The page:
Both stress and anxiety are very closely linked to fear, which is itself a primary ‘response’ emotion, this helps us to recognize and be physically prepared for (perceived) danger. This creates a preparedness for fight or flight. Whilst this natural instinct had great survival value for our ancestors, and continues to serve us well in ‘appropriate’ circumstances.  It is not always appropriate in modern society where today’s threats and pressures are far more likely to be psychological as opposed to physical.  This means that our bodies often prepare us for a physical emergency that may never happen.

When stress and anxiety are ongoing, the consequences can have a devastating effect on peoples lives. Not only causing major disruption, but also affecting us both in body and mind. In the opinion of the medical profession stress related conditions and anxiety disorders will continue to emerge as one of the biggest health hazards of the 21st century.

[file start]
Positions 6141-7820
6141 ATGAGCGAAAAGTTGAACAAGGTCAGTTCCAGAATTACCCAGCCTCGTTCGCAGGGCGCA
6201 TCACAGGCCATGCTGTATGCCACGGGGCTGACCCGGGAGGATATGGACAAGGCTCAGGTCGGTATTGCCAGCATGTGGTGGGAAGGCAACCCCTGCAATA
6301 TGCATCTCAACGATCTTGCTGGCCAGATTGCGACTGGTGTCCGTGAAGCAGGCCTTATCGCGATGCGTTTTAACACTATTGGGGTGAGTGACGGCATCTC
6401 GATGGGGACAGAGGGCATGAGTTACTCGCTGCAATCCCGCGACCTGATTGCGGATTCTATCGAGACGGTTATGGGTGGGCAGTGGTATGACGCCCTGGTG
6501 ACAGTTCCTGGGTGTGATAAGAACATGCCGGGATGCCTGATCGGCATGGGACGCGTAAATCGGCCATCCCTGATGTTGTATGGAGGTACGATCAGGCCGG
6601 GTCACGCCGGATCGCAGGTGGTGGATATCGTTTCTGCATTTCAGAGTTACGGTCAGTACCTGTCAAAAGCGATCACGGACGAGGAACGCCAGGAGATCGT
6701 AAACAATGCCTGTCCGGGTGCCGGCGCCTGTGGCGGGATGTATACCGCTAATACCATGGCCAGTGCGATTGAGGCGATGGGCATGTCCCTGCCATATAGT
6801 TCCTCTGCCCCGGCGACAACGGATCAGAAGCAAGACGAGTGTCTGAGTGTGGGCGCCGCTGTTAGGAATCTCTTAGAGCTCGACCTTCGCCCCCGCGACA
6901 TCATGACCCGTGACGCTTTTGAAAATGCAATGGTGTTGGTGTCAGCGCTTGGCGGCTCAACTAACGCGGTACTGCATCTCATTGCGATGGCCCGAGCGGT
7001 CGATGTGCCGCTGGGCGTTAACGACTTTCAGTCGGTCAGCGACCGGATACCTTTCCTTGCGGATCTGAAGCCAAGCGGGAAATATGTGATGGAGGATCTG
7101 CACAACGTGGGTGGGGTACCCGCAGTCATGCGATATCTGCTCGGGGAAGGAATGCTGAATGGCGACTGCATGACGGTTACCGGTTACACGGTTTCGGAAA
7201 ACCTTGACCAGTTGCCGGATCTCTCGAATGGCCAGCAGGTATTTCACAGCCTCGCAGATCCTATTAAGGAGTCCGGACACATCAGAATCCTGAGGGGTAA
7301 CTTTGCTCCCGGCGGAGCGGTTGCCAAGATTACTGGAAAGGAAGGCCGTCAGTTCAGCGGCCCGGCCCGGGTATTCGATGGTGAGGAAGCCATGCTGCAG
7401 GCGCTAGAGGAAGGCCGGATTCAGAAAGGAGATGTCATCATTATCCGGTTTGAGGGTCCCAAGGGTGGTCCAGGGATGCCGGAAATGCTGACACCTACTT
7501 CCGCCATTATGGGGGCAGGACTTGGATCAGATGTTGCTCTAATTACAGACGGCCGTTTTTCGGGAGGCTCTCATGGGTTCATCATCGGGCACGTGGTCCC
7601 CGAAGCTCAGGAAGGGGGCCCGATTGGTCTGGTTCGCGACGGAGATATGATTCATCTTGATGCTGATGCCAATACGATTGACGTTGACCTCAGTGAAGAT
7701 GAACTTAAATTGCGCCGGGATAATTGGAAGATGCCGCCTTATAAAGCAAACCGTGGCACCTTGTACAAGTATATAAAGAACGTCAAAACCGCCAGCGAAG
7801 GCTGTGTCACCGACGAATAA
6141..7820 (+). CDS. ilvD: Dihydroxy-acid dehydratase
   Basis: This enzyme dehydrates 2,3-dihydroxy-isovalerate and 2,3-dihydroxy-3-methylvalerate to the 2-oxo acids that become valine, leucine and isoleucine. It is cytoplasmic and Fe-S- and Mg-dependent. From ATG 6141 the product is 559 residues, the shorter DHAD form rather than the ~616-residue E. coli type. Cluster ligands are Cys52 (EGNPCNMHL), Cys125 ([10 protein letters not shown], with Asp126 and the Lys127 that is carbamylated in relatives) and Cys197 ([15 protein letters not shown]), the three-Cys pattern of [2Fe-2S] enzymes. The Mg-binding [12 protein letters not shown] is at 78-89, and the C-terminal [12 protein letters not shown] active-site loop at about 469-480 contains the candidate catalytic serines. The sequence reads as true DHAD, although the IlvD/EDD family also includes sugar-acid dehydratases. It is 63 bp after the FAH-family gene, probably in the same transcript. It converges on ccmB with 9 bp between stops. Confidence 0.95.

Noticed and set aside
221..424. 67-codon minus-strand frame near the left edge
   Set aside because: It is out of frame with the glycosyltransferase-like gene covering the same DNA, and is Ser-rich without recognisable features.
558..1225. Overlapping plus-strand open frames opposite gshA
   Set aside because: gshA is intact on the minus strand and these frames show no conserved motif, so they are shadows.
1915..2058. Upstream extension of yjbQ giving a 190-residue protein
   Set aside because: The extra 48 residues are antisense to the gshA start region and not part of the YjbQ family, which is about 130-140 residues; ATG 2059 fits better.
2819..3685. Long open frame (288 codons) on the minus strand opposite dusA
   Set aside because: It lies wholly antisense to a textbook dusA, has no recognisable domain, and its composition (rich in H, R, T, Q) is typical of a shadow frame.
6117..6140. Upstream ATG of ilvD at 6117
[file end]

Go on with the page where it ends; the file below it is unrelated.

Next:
Basically stress is caused by our 'response' to something called a 'stressor'. Click on the following link for a website specializing in 'tools' for coping with stressors... www.coping.org/
A stressor can be any challenging situation which we are forced to confront, manage, resolve or cope with, which ( if given a choice ) we probably wouldn't want to do. But are unable to avoid. It appears that the list of stressors is unendingly long and can include just about anything. Having said that, there is only so much stress that a body and mind can take. Clearly this will vary from person to person, and some will be able to withstand more stress than others. But everyone has their limit. We all need to learn how to control stress or accept a wide range of physical and mental problems upto and including nervous breakdowns and even suicide.